But what if, like we mentioned, you tell yourself you’ll give yourself five minutes but can’t even open the notebook. Well, then you may have just used up your creativity for a little while. Take some time and work on a different part of the project. I think that’s the secret. Don’t sort your email or untangle your cables during your creative time. Make an appointment with your self and plan to do those things at a specific time. Instead look at the other parts of your project and see what you could be progressing on.
Personally, and we talked about this as well last week, I’m going to try and set up parts of my week as different parts of my projects. For example Mon and Tues could be production work like coding or building or recording. Wed Thurs could be creating days like writing or sketching and so on. This will allow me to focus on tasks but not burn out on any one thing and keep my creativity topped up. I’ll let you know how it goes.
The spark is what keeps you going. The work is what you need to get done. The art is what you wind up with at the end it’s the goal. You need to nurture your spark though or it can burn out and need rekindling. It’s those times that we are talking about today.
Here’s where you get to do some thinking
- Have you been wondering why you can’t get started on that one project again?
- Does it feel like you’ve used up your spark for a little while?
- Perhaps it’s the Fear Of Done like in the episode found at TheSparkAndTheArt.com/29
- Have you been working on one part of your project for a while now?
- Have other parts of your project lagged behind?
- Could you take a break from what you’ve been grinding away on and work on another part of the project?
Back in episode The Fear Of Done TheSparkAndTheArt.com/29 I talked about my Going To The Zany Zoo Kid’s Songs project and how I couldn’t get to this one part that would make the project finished. I put together a SMART goal to help me and put it in the episode to create some accountability for myself. I’m happy to say that I did in fact complete the goal and had all of my files to the printer before my goal date. The packaging is currently in production and should be shipped to me before the end of the month. Whew.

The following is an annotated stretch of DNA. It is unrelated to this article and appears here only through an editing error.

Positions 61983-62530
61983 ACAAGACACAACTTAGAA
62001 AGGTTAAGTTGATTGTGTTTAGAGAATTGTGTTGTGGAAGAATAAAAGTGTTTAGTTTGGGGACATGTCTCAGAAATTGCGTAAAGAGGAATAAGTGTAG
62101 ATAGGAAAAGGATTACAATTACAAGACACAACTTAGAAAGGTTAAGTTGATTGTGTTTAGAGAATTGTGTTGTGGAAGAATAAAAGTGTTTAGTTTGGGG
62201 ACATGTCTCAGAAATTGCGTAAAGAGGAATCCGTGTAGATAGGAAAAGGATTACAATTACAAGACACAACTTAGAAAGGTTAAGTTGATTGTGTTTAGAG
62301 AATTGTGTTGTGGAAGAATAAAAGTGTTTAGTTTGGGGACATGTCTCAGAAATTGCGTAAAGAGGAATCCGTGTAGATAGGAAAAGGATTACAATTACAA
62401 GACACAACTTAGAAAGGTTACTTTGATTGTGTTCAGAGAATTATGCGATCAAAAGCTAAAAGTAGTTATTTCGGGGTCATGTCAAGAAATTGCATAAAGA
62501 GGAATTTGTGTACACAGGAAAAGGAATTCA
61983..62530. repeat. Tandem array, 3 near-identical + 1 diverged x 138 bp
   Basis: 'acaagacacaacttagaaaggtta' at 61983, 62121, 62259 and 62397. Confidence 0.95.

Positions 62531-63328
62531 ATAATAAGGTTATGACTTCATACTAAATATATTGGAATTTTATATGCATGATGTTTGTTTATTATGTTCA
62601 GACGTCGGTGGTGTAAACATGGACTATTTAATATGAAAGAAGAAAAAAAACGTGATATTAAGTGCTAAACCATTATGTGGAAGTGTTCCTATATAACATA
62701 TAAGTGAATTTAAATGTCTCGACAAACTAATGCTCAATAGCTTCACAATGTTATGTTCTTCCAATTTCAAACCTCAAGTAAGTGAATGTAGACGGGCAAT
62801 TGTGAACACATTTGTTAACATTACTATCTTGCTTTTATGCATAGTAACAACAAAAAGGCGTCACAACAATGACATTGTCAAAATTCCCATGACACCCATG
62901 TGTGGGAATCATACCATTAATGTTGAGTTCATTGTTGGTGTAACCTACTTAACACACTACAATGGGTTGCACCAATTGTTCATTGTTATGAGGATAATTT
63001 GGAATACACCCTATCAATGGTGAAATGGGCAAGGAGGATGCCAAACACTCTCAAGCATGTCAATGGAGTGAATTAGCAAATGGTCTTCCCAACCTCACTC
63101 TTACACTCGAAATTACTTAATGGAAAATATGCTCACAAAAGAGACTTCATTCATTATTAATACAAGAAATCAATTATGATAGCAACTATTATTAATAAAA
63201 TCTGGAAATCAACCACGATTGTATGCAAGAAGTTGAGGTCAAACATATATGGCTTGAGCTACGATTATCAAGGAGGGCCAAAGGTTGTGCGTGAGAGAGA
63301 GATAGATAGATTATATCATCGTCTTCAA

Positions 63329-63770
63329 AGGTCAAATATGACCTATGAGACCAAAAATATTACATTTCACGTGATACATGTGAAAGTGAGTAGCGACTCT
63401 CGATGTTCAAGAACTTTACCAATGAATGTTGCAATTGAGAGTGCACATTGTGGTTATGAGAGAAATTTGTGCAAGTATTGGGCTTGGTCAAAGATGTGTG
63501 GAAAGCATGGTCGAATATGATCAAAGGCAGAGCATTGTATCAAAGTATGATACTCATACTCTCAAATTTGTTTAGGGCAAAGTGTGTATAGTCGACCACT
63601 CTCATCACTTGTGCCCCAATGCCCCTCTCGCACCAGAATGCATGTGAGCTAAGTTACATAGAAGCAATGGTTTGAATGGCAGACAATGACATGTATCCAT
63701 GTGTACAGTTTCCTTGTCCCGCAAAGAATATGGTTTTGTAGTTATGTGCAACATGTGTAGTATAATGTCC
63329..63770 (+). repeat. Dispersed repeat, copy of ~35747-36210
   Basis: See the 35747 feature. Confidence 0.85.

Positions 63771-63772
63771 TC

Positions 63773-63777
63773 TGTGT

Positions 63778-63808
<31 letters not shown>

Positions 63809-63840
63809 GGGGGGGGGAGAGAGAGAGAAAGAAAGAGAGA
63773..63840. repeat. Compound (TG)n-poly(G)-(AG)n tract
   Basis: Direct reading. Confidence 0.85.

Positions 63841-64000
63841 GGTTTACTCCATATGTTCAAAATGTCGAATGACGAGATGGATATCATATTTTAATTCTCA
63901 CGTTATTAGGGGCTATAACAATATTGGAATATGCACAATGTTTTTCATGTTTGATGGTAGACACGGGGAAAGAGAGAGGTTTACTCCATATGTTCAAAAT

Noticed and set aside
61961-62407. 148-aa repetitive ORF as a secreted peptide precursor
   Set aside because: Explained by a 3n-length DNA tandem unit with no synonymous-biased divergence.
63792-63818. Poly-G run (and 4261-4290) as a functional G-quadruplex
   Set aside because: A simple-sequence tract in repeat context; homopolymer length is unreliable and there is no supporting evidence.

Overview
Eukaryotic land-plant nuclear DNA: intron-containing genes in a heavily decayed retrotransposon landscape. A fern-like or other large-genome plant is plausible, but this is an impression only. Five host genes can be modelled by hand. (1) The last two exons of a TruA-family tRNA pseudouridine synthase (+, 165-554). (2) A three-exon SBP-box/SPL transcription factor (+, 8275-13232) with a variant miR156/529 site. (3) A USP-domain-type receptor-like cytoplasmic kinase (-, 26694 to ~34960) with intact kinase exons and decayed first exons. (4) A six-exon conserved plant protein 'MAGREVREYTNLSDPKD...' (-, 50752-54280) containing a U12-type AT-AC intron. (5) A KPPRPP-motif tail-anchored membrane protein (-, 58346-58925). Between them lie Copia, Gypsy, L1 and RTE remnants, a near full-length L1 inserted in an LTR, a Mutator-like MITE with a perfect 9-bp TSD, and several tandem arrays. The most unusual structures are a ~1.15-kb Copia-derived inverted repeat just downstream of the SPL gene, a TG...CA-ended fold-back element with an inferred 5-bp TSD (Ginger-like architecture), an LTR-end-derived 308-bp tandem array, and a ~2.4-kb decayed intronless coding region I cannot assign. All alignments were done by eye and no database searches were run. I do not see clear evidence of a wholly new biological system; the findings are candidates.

Also, a caller has left an animal impression on The Spark Line (is that even a good name for it? I can’t tell yet.) Here it is ….
[You'll have to listen to the episode to hear it.]
See, that’s just spectacular. Thank you so much, anonymous monkey. If you’d like to leave an animal impression. Or you just have a question or comment about How To Keep Going I’d love to hear it. Give me a call toll-free on The Spark Line (yeah I’m not sure I like the name you can leave a message with a new name for it too, I’d appreciate it.) call 1 877 966 4886
Also, if you know someone who has a tendency to go all out for a while and then have trouble regrouping please send them this episode the URL to send it TheSparkAndTheArt.com/33. You’ll hopefully help them and you’ll of course help the podcast and then you’ll look like a hero to both me and your friend.
Thanks for listening and remember. You won’t get the art without the work and you won’t do the work without the spark.